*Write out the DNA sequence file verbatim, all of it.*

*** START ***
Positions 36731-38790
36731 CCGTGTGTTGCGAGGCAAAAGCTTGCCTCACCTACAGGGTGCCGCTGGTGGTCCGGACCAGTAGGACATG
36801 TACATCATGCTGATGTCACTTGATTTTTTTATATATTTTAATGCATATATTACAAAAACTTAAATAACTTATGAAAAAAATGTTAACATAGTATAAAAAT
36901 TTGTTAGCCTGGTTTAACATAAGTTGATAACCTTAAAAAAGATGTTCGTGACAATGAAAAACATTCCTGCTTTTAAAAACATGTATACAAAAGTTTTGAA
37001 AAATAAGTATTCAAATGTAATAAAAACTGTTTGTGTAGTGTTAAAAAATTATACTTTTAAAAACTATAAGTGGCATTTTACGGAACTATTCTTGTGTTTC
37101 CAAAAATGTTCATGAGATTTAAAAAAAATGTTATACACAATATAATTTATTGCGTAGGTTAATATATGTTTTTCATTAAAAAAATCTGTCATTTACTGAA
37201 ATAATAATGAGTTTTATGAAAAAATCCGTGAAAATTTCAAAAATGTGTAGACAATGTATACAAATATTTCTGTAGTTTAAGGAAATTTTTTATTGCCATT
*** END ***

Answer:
Positions 36731-38790
36731 CCGTGTGTTGCGAGGCAAAAGCTTGCCTCACCTACAGGGTGCCGCTGGTGGTCCGGACCAGTAGGACATG
36801 TACATCATGCTGATGTCACTTGATTTTTTTATATATTTTAATGCATATATTACAAAAACTTAAATAACTTATGAAAAAAATGTTAACATAGTATAAAAAT
36901 TTGTTAGCCTGGTTTAACATAAGTTGATAACCTTAAAAAAGATGTTCGTGACAATGAAAAACATTCCTGCTTTTAAAAACATGTATACAAAAGTTTTGAA
37001 AAATAAGTATTCAAATGTAATAAAAACTGTTTGTGTAGTGTTAAAAAATTATACTTTTAAAAACTATAAGTGGCATTTTACGGAACTATTCTTGTGTTTC
37101 CAAAAATGTTCATGAGATTTAAAAAAAATGTTATACACAATATAATTTATTGCGTAGGTTAATATATGTTTTTCATTAAAAAAATCTGTCATTTACTGAA
37201 ATAATAATGAGTTTTATGAAAAAATCCGTGAAAATTTCAAAAATGTGTAGACAATGTATACAAATATTTCTGTAGTTTAAGGAAATTTTTTATTGCCATT